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Wednesday, February 9, 2022

Book Review and Giveaway - Finding Family Treasure Written by K. I. Knight and Jane R. Wood Hosted by Children's Book Review


Finding Family Treasure

Written by K. I. Knight and Jane R. Wood

Ages 7 and Up | 142 Pages

Publisher: Melting Pot Press LLC | ISBN-13: 9781737337102

Publisher’s Synopsis: “Who are we?” Ms. Johansson asks her class of fifth graders. Her perplexed students soon discover the lesson she wants them to learn. While studying the founding of their country, the class is challenged to understand the melting pot that makes up the American people-both past and present.

With the help of a genealogist, students learn to navigate websites that introduce them to written records that have documented their families’ histories. Because the class is comprised of students with roots to many nationalities and ethnic groups, including African American, Native American, Mexican, Cuban, Irish, Italian, Polish, Scandinavian, Lebanese, and Japanese immigrants, the diversity in their own class becomes apparent.

To assist in their research, the teacher gives the students an assignment of interviewing their parents and grandparents, to learn more about the members of their families. One by one, the young people hear family stories connecting them to America’s earliest immigrants and settlers. The students also learn about historical events their ancestors witnessed or experienced, including the early settlement of Virginia, the American Revolution, the Underground Railroad, the Trail of Tears, the Lewis and Clark Expedition, early immigration processing at Ellis Island, the Tuskegee Airmen, and the Holocaust.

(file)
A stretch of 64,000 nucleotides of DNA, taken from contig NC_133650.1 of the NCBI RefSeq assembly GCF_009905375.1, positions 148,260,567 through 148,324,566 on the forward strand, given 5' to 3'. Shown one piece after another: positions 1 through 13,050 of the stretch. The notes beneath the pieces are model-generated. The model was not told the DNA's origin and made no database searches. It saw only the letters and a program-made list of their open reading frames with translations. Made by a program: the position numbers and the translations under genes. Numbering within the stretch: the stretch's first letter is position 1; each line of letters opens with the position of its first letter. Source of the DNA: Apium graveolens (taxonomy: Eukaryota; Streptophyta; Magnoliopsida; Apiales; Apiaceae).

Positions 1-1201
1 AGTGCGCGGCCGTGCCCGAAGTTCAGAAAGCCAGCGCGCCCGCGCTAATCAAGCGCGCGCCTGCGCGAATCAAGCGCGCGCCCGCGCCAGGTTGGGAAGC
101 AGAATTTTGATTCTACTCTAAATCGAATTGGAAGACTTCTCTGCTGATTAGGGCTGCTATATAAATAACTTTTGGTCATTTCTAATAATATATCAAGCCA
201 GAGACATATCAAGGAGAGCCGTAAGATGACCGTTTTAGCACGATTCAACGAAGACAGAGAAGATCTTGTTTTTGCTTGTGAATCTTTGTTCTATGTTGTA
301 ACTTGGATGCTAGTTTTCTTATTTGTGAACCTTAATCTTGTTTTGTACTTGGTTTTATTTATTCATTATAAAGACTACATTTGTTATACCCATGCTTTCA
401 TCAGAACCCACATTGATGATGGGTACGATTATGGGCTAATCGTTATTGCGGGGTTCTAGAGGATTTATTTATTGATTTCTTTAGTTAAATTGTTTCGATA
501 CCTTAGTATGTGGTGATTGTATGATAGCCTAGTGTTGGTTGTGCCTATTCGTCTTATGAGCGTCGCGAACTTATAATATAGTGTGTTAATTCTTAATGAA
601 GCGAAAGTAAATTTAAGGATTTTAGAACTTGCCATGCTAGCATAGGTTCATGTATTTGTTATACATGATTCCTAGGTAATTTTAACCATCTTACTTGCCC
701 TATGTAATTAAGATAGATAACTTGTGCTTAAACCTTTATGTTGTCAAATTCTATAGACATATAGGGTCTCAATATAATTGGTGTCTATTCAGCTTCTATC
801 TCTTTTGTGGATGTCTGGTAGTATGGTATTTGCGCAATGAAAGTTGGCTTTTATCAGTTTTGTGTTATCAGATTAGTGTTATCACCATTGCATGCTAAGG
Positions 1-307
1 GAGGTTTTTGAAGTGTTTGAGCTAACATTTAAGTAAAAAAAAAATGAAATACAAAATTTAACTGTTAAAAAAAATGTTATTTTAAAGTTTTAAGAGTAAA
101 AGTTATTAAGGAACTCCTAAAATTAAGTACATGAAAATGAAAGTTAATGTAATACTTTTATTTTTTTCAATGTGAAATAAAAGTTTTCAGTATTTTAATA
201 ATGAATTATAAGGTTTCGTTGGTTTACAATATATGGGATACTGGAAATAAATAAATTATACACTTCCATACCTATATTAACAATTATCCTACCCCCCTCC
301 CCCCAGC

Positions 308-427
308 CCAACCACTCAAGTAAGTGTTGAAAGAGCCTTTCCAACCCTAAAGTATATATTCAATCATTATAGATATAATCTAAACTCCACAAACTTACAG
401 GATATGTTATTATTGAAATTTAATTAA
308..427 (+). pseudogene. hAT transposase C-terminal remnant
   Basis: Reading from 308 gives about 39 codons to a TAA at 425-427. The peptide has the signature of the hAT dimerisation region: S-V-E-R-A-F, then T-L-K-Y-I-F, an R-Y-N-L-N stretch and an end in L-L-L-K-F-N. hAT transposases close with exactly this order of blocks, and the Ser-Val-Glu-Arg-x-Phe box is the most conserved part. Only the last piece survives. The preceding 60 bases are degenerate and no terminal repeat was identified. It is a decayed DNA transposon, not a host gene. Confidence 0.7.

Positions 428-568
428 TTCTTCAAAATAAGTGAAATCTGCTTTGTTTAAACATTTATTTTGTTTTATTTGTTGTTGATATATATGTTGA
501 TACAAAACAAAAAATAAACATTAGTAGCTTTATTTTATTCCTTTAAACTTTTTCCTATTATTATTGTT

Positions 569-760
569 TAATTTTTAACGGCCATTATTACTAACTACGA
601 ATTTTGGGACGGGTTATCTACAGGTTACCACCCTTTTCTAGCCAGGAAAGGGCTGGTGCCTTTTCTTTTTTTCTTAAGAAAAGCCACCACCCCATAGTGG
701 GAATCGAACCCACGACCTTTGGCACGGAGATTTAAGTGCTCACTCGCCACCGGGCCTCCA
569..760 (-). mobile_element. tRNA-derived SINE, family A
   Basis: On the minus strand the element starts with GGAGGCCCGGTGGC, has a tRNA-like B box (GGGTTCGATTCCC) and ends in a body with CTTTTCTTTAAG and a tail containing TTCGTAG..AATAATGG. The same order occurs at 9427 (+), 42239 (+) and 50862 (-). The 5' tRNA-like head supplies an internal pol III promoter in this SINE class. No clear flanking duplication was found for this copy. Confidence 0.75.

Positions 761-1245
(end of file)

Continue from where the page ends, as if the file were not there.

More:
As the story unfolds, some personal conflicts occur among the students, long-standing family tensions surface, and intergenerational relationships evolve. Complex issues such as privacy, adoption, diversity, immigration, slavery, and antisemitism are addressed in an age-appropriate manner.

Excited by what they have discovered, the students plan a program to share their findings with their families. Working together in small groups, they create a slide presentation of vintage photographs, a fashion show demonstrating various ethnic attire, music and food from different cultures, and visual displays showcasing military medals, artifacts, musical instruments, and family heirlooms.